As for extracurricular activities, the easiest ways to access culture are most probably
television and the Internet, both offering a wide range of programs that help developing children’s
cultural life. Television when it was created was defined as “a window open on the world”, and many
channels make their viewers dream, learn and travel while being seated on their couch. But, most of
those are largely drowned by the entertainment channels, more attractive, fancier, but that rarely do

much as far as culture is concerned. Even worse, they sometimes present social stereotypes, tearing
even more apart some communities. Real TV shows come to mind on that subject, often showing and
encouraging stereotypes about young people; muscled boys, girls almost naked, effeminate gay men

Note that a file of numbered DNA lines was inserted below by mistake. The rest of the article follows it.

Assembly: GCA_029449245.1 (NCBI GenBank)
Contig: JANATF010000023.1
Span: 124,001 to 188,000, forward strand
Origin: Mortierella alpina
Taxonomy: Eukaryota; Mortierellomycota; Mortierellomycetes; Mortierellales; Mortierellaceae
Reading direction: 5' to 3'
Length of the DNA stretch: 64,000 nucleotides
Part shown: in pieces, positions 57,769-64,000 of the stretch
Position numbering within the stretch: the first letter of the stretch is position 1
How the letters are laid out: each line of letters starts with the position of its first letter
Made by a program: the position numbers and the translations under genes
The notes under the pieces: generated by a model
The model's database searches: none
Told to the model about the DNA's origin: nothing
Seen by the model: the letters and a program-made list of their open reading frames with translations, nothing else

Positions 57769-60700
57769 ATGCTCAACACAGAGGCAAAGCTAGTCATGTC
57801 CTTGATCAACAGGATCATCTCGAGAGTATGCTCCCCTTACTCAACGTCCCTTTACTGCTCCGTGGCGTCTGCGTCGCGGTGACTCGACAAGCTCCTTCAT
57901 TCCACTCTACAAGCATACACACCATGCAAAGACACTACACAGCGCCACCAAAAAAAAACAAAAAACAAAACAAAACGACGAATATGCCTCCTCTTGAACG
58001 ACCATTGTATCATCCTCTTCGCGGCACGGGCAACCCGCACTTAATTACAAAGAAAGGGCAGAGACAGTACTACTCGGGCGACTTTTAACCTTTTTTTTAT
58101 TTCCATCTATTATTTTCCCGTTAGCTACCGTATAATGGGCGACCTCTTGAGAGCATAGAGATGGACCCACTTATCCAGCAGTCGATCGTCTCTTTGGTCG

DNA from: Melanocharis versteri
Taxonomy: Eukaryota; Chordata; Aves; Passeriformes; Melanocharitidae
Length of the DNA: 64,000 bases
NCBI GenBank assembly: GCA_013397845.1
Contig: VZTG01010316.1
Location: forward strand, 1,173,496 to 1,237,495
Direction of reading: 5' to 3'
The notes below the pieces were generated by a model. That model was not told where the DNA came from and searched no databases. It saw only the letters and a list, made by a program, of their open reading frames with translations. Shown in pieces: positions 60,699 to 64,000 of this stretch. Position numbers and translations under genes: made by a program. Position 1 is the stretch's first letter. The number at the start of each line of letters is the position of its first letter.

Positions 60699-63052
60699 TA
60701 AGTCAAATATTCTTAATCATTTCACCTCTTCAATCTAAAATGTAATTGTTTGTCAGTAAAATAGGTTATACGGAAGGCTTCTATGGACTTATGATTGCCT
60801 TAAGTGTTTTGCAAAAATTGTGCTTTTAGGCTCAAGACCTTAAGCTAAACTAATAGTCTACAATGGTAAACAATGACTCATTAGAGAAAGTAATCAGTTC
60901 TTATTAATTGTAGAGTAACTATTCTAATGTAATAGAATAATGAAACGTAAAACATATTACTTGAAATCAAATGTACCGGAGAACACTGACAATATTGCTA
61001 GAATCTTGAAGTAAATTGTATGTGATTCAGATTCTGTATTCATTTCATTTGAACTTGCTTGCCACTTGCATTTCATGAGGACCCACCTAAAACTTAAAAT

and so on.
In this era of modern technology, the Internet has a very important role to play in terms of
cultural development, even more so than television, with the entire world being just one click away.
Each and every one can learn about what is happening on the other side of the world, and people are
now able to communicate even if they are thousands of miles apart. But, paradoxically, the Internet
has also become a factor of social and cultural isolation; a number of people spending hours and
hours in front of their computers and limiting their social links to their close relatives or work
colleagues. But even more alarming than that, the Internet can lead to some serious issues such as
terrorist propaganda and manipulation, happening among all kinds of communities, educated or not,
rich or poor, living in big cities or not.
The French state, through its regions and cities, also offers a lot of free or very inexpensive